Baucus, left, and Camp are sure to include incentives for startup businesses in their tax rewrites, but the two face a deep partisan split over whether a big bill should help pay for a debt deal or meet the GOP demand of being revenue neutral.
The Ewing Marion Kauffman Foundation, a nonprofit research group, estimates that about 514,000 new businesses a month were created nationally in 2012, compared to 543,000 a month in 2011. Dane Stangler, a spokesman for the group, says such fluctuations are driven by the economy’s usual ebb and flow. A slow rebound has opened up more job options for unemployed workers, meaning that fewer choose to be self-employed than during a recession.
Job growth remains relatively slow in the broader economy. But Haltiwanger says that although new businesses make up 3 percent of total employment, they account for nearly a fifth of newly created jobs.
Stanger and other experts say incentives would have the most impact on more stable startups.
With first-time employers in mind, President Barack Obama has backed a 2-year-old Startup America campaign that encourages joint efforts by the SBA, private donors, community colleges and universities to support entrepreneurs.
On Capitol Hill, lawmakers have been focused on trying to help new ventures that are hamstrung by tight credit restrictions on bank loans. Concerns about the limited cash pool spawned measures in the 2012 law to increase access to capital markets. That allowed emerging growth companies with less than $1 billion in revenue, such as social media giant Twitter Inc., to make confidential filings with the Securities and Exchange Commission before public registrations of initial public offerings. It also allowed small businesses to sell $1 million a year of securities — with purchases capped at $2,000 for an ordinary investor — through crowd-funding online portals.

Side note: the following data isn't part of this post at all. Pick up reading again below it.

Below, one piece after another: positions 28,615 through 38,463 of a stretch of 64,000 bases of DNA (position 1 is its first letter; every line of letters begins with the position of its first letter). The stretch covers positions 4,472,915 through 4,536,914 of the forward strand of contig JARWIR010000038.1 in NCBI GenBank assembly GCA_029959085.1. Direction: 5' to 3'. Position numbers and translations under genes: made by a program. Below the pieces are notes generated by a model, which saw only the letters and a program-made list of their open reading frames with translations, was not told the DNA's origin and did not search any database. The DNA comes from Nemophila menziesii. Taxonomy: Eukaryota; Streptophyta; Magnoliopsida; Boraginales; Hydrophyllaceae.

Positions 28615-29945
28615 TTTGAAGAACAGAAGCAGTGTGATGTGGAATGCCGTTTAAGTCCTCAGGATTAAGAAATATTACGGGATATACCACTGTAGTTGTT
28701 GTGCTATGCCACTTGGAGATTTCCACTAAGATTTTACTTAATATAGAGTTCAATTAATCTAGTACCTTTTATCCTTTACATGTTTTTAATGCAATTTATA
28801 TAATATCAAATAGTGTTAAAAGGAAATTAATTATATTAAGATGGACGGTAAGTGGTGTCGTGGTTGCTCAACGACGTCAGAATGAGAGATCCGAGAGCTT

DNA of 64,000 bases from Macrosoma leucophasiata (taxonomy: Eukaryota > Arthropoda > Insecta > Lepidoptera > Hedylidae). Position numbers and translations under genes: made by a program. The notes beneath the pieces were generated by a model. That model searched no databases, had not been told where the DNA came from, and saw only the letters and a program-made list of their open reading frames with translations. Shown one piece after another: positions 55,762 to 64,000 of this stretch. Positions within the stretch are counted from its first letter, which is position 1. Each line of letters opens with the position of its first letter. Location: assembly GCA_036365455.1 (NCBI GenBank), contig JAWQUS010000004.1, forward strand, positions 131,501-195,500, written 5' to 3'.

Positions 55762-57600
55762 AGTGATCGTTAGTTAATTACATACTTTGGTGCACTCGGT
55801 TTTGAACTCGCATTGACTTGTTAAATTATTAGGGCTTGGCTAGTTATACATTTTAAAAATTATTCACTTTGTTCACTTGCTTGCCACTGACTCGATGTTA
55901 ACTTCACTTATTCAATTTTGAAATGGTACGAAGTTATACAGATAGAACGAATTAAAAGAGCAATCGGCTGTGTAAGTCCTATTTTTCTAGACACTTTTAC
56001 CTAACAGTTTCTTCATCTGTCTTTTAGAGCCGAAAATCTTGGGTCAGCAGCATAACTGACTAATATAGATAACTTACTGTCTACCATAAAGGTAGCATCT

A study by Ernst & Young in April found the 2012 law had not sparked a jump in the IPO market. But it said EGCs relied heavily on confidential filings and were waiting for the implementation of other provisions.
Looking to do more, lawmakers are pushing for new measures that encourage university research, cut patent fees and increase visas for foreign investors and some foreign graduate students among ways of helping startups.
Both parties agree on the need for tax incentives, and Coons and his allies say such measures are in position to move, with or without an overhaul. He has backed a payroll tax credit for research-and-development costs. And Sen. Jerry Moran, R-Kan, has promoted a bill that includes an extension of the full exclusion for capital gains on qualified small-business stock held for more than five years.
For the most part, Camp and Baucus have argued for curbing tax breaks to pay for lower rates. But both have left the door open to sweeteners for small businesses.
As part of his draft framework, Camp proposed to return to the pre-stimulus cap of $250,000 on small-business expensing, and make the provision permanent. He offered a unified, expanded version of the deduction for startup expenses. The draft would streamline rules for S corporations, partnerships and limited liability companies with the aim of helping them cut costs and paperwork.
“We want to make sure they have the resources, the incentives, so that people feel confident to go out and take that risk, and begin a small business, or grow their small business, because that means jobs,” Camp said.
Terri Henderson, 6, center, whose mother is El Salvador, attends a rally with members of Congress at Union Station's Columbus Circle to announce the Restore Opportunity, Strengthen, and Improve the Economy (ROSIE) Act on July 29, 2014. The legislation provides incentives for government contractors to pay a living wage and other benefits that would help low-income workers.